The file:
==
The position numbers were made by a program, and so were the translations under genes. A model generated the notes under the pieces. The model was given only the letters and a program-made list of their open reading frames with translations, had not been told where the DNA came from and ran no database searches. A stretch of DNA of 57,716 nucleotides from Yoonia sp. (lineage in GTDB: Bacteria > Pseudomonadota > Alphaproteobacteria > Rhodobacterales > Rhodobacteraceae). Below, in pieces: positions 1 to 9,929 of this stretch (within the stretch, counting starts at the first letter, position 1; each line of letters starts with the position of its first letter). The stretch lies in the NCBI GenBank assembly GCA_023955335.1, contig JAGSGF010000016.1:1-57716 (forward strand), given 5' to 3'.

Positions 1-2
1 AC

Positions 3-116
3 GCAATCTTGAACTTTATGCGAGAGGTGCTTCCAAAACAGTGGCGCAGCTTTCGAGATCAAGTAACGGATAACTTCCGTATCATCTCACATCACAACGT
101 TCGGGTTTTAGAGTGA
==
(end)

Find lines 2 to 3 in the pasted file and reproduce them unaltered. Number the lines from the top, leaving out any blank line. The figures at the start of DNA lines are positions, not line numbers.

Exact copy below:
Positions 1-2
1 AC